Nice as they might be, I viewed them with trepidation as I thought that many a golfer would want to play them just so they have said they have played that course.
The image of playing behind these kind of golfers for 5 and a half hours was giving me sleepless nights.
Cornelia does rank highly in Belek and their greens are some of the best around but I just felt that I wanted to play a course that was on the list of every golf traveller.
Likewise the Montgomerie has had excellent praise for its presentation and superb greens.
I did read that there were some long carries off the tee and that there were some trees in the middle of some fairways that golfers found not only baffling but quite annoying after a good drive.
The ones that came up time and again on internet forums were the three I have mentioned above.
The only other one I would have considered playing was Lykia Links but sadly this was 50 minute drive from our hotel and the taxi there and back would have been about a greenfee so this was non starter.
This was a shame as I had heard excellent reviews on Turkey’s only links course and I would have loved to have given it a go.
With the wife relishing the prospect of her beautiful Turkish bath and copious spa treatments I was ready to play some serious golf.
Royal ranking for the Sultan
The first game I arranged was a round on the PGA Antayla Sultan course.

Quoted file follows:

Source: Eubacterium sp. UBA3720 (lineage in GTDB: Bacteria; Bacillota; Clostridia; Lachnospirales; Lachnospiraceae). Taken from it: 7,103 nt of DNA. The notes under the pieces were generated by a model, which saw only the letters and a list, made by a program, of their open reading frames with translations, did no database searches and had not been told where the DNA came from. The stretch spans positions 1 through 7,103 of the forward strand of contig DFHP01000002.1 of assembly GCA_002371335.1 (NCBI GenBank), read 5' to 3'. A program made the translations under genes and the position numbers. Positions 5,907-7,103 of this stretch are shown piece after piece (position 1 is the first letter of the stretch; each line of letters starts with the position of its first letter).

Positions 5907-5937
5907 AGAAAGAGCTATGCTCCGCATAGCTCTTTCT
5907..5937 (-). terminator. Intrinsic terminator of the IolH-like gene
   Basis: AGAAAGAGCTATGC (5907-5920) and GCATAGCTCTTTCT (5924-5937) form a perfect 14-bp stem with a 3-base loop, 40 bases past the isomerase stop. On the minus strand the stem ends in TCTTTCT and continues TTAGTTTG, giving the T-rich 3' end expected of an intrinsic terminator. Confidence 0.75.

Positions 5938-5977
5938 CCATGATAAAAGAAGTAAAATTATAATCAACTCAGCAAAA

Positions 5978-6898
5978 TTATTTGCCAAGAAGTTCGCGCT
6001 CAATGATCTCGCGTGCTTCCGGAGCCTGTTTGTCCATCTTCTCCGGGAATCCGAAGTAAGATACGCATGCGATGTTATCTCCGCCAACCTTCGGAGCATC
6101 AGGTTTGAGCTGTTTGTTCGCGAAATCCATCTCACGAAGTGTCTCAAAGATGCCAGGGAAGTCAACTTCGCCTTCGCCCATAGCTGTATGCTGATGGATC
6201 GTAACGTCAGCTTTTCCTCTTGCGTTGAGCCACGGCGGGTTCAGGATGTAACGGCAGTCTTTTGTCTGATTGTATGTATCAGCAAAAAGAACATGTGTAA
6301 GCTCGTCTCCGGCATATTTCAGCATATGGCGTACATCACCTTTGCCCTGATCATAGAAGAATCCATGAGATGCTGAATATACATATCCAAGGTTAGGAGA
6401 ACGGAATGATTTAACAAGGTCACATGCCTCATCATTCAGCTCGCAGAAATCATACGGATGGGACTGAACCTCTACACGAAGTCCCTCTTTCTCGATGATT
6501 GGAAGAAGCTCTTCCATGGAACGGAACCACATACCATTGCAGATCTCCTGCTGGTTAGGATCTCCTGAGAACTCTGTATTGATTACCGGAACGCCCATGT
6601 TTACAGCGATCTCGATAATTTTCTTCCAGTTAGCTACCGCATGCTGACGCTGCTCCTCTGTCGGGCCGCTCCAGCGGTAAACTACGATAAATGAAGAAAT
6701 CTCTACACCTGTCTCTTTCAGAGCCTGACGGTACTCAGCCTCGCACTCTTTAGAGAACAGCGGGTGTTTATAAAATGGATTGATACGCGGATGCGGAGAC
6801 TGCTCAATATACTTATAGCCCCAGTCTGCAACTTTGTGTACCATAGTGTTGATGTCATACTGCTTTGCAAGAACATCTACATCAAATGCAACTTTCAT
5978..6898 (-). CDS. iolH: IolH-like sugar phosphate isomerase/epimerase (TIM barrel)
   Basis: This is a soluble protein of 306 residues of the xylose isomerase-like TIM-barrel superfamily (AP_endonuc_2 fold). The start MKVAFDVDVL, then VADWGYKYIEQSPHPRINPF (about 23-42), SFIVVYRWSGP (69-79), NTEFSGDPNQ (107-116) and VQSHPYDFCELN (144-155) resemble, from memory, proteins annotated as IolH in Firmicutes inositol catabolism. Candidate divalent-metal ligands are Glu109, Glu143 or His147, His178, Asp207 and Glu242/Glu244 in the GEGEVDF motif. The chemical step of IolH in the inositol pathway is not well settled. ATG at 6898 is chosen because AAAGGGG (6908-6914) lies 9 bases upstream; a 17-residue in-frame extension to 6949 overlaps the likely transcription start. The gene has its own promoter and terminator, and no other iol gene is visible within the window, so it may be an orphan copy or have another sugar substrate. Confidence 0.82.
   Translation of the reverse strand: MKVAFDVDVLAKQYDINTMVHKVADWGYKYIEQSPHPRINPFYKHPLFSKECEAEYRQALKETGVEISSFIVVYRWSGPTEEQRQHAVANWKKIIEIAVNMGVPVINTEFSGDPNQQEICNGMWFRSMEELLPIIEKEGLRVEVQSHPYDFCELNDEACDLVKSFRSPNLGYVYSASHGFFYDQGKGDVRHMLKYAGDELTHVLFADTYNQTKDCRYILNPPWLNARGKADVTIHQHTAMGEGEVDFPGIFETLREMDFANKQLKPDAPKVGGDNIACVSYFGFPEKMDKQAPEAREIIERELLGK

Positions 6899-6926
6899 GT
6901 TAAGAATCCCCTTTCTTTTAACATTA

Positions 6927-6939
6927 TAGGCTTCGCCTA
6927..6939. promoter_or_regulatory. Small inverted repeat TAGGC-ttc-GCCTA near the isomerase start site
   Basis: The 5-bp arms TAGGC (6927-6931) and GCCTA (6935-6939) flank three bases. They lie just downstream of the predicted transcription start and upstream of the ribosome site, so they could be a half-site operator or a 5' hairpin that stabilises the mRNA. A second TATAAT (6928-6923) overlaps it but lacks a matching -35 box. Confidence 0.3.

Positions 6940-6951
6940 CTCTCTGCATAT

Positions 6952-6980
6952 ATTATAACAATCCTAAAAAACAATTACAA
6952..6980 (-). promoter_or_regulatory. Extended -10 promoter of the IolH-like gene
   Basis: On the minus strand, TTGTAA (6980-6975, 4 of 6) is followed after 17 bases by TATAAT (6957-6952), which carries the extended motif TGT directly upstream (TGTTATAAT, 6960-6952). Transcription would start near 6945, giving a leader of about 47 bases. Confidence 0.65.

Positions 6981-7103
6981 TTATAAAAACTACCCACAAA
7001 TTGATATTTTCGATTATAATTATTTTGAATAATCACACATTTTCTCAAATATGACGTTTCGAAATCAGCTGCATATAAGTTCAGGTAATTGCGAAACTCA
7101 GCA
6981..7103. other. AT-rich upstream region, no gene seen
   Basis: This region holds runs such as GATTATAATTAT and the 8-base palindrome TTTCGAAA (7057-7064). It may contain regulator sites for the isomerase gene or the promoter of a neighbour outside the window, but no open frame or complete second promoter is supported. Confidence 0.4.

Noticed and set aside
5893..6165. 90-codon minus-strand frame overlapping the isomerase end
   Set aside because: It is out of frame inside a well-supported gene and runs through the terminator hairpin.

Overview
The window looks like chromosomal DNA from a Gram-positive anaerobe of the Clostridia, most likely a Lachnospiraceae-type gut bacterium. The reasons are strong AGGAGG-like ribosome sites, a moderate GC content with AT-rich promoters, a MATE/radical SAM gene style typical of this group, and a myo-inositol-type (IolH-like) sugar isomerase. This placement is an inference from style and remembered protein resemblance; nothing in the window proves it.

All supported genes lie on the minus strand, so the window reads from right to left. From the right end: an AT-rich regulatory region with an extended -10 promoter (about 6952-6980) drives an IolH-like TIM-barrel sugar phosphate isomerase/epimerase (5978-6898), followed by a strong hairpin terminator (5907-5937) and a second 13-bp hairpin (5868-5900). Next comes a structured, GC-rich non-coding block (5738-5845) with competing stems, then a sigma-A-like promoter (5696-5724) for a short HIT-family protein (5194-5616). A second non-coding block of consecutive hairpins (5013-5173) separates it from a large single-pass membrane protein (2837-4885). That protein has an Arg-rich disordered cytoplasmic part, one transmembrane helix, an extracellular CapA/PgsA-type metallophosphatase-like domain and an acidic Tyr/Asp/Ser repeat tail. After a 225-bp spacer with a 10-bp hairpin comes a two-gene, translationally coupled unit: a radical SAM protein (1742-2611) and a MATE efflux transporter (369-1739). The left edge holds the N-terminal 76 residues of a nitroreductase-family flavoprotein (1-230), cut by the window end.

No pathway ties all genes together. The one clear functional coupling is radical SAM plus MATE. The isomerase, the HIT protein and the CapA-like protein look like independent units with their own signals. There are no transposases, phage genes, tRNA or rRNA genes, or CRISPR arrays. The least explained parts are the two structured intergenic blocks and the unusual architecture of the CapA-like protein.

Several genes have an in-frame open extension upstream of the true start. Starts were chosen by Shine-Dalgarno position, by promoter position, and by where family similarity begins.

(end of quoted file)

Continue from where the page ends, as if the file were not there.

This course has recently joined a select band of courses Including the Old Course St Andrews in that it will be hosting the Eisenhower Trophy (World Amateur Team Championship) in October 2012.
After driving off the main road in Belek the taxi driver soon arrive at a beautiful front gate and promptly up through a lovely stretch of road leading to the hugely impressive clubhouse.
I was early and there is nothing better whilst playing golf abroad than seeing green keepers busy on the course, and the sprinklers full on producing a lovely rainbow effect with the warmth and strength of the early morning sun.
Freshly cut grass also cannot fail to whet the appetite of the first tee shot and to see what kind of test awaits you.
The course was in pristine condition when I went out at 8:30am with my two English and one German playing partners.
The course reminded me of a US stadium course and when I played it off the back tees it presented some nice driving holes.
With good par 3’s and a nice mix of risk and reward par 5’s this course was a definite challenge.
Water comes in to play in Belek a lot and at the Sultan there were probably 13 holes that you could quite easily lose your ball in the drink.
The Sultan is a great test of one’s mental game as there were no mickey-mouse holes out there. Our group made great time and it was a fun 4 and a bit hours.
My next test was on Carya Golf Club, which I had been assured was the club of choice for Turkey’s wealthiest businessmen and women.
If anything, the drive up to this course was even more breathtaking than the Sultan.
A tiny corner of Turkey that is forever England
The thing that struck me almost instantly was how very un-European the course looked.
Designed by Thomson Perrett & Lobb, the design business of Peter Thomson, the legendary Aussie golfer of the 1950’s who won five Open Championships, this championship golf course set on undulating sand hills and cutting through mature pine and eucalyptus forest, in the heart of Belek.
Thomson himself has gone on record saying:
“This is an exceptional piece of land on which to build a golf course. It is reminiscent of the famous Surrey heathland courses near London that I rate among the world’s best and which I was fortunate to enjoy much success on in my playing days.
I am very excited about the prospect of creating a classic, traditional style course in Turkey.”